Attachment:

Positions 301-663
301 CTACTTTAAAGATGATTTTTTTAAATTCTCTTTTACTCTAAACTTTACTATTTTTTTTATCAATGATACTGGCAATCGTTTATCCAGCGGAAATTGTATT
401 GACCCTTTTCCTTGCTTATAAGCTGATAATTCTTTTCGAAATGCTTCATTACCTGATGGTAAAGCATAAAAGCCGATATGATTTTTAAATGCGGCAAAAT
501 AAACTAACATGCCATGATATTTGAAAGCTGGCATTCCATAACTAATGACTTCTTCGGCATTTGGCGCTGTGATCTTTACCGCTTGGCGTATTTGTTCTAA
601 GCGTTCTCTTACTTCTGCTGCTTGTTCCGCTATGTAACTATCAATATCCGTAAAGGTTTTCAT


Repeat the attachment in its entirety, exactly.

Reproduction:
Positions 301-663
301 CTACTTTAAAGATGATTTTTTTAAATTCTCTTTTACTCTAAACTTTACTATTTTTTTTATCAATGATACTGGCAATCGTTTATCCAGCGGAAATTGTATT
401 GACCCTTTTCCTTGCTTATAAGCTGATAATTCTTTTCGAAATGCTTCATTACCTGATGGTAAAGCATAAAAGCCGATATGATTTTTAAATGCGGCAAAAT
501 AAACTAACATGCCATGATATTTGAAAGCTGGCATTCCATAACTAATGACTTCTTCGGCATTTGGCGCTGTGATCTTTACCGCTTGGCGTATTTGTTCTAA
601 GCGTTCTCTTACTTCTGCTGCTTGTTCCGCTATGTAACTATCAATATCCGTAAAGGTTTTCAT